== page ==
Dave Price lives in Wales, UK, overlooking the Golden Valley and the Black Mountains. His passionate interest in jazz has given him the opportunity to accompany numerous international jazz celebrities as diverse as Art Farmer, Nat Adderley, Kenny Wheeler,  Tubby Hayes , Ronnie Scott, Peanuts Hucko, Digby Fairweather, Bobby Wellins, Kai Winding,  and George Melly, to name a few.

Erika Lyons was selected for the BBC Masterclass series with Ray Brown. This was followed by two years living in New York where Erika studies with Buster Williams, Rufus Reid and Hal Galper. Erika had a residency at the Surf Maid in Bleeker Street and played in other New York clubs including The Blue Note and the Jazz Forum where Erika worked with top names such as Walter Bishop, Steve Grossman, Eliot Zigmund and Betty Barney. On Erika’s return to England she spent 6 years working on the London and European Jazz Scene recording, broadcasting and performing with top British and International musicians. Festival appearances have included Cascais, New York, Brecon, Cheltenham, Bracknell, Isle of Man, Birmingham, Bridgenorth and Ealing.

Ashley John Long is an award winning double bassist and composer. As a double bassist, Ashley is fast becoming recognised as one of the most unique exponents of his instrument in Europe. Since graduating from the Royal Welsh College of Music and Drama in 2008, he has maintained a busy and varied freelance career splitting his time between Classical, Jazz and session work. He has performed with some of the world’s leading orchestras and Jazz musicians and broadcast on radio and television worldwide.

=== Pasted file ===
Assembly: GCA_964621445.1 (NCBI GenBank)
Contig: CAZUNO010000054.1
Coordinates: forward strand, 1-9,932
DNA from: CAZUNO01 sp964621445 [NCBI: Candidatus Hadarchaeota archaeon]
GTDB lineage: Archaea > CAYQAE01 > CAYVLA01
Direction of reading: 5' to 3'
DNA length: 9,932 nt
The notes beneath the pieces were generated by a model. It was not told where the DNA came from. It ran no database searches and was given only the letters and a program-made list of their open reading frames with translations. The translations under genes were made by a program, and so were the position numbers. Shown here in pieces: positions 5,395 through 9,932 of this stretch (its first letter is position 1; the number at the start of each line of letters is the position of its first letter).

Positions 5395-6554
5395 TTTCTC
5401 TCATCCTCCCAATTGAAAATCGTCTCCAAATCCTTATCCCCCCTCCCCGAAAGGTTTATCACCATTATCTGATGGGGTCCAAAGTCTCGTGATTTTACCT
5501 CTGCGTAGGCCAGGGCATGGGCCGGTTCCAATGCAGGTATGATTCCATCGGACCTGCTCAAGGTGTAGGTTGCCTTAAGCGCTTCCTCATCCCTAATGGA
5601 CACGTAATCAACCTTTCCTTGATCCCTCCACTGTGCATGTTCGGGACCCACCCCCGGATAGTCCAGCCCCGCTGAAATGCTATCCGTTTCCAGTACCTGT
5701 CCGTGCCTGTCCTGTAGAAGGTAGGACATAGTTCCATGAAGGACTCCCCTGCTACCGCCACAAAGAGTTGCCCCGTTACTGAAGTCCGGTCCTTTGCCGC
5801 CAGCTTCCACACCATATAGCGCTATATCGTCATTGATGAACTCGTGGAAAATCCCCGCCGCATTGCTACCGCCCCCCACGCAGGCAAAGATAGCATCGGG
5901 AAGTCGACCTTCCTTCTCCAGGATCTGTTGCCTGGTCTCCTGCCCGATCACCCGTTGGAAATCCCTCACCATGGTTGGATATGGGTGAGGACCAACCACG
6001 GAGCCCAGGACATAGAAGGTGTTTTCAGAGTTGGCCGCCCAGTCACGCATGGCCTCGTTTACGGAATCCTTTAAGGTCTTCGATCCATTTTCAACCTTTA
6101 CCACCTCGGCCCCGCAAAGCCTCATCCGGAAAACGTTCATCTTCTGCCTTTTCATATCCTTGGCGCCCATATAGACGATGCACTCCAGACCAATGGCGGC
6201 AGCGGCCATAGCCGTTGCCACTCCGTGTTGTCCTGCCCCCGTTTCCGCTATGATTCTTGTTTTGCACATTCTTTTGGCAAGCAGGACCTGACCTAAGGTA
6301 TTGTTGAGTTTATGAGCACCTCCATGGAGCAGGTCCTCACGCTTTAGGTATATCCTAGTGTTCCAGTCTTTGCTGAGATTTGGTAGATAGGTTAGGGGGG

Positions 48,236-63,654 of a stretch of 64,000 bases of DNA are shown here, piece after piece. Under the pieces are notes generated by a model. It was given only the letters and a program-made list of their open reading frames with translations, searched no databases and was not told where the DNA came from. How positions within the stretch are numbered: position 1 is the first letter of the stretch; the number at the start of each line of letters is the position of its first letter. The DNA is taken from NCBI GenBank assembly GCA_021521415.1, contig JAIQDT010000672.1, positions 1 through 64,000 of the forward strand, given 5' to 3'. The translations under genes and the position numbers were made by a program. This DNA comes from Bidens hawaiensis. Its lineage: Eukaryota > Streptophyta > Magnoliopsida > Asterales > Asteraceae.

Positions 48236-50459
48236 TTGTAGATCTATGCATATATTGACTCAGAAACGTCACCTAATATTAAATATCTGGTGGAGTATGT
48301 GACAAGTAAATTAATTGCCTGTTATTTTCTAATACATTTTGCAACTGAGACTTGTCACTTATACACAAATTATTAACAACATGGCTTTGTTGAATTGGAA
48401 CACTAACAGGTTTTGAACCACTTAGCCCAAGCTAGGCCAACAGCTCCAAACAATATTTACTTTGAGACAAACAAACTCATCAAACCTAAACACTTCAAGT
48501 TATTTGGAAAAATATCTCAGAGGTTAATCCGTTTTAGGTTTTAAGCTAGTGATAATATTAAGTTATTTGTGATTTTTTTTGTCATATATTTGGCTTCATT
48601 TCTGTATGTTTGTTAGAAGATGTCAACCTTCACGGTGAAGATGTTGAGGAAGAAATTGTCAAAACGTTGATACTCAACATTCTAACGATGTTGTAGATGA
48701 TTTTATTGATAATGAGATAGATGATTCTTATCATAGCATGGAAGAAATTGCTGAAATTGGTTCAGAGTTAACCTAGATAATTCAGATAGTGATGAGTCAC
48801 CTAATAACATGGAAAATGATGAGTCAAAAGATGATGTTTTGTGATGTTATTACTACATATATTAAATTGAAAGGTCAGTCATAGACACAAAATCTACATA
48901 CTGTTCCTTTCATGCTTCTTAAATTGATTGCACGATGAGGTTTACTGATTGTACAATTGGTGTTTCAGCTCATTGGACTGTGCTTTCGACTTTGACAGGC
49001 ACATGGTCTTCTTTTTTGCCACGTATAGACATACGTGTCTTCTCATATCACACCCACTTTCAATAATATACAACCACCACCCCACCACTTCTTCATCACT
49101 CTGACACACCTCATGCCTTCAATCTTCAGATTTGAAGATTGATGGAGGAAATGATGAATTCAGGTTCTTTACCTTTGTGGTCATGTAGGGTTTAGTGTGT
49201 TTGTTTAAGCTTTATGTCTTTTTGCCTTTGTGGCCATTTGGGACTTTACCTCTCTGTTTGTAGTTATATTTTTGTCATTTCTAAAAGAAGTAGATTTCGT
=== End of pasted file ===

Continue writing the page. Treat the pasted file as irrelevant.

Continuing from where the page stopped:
He has performed with leading Jazz musicians such as Keith Tippett, Art Themen, Bob Mintzer, Geoff Eales, Dave Jones, Tina May, Damon Brown Simon Spillett, Hans Koller, Craig Millverton and Bobby Wellins.

He has written music for a wide range of situations including for film and television and his recent works in the classical world have been highly acclaimed for their highly original and inventive writing including Flux (2006); which won him a publishing contract at the age of 19, and Hevelspending (2010) for the Lunar Saxophone Quartet, Songs of the Night (2007) for Joel Garthwaite, Frames (2008) for Dave Danford and XAS (2008) for himself and Louis-Michel Marion.

Previous albums
“Present Continuous”, “Future Continuous”and “Boswell’s London Journal” are available at emusic and Amazon

This is Chris’s blog aimed at raising funds for Jazz Services and the National Jazz Archive. The latest post deals with Rattlemania and the push by the cultural mafia or Rafia for a new concert hall for London.

“There was more Rattlemania in the Guardian on the 4th March 2014, with coverage of Simon Rattle and the Leader column exclaiming “Simon Rattle’s return can be good for music, for London and the national status of the arts”.

Rattlemania egged on by a self-interested cultural mafia has got out of hand. The problem with the arts in the UK is there is no concrete policy for music and the other art forms ………”  Please see Rattlemania for the full post.

For further information:
Chris Hodgkins
Tel: 0208 840 4643
Mobile: 0750 764 9077

[email protected]
[email protected]

For Jazz Then and Now playlist go to:

Copyright © Chris Hodgkins All rights reserved.

The Annual Rent Ceremony set off in Covent Garden escorted by the Town Cryer and
The Covent Garden Jazz Marching Band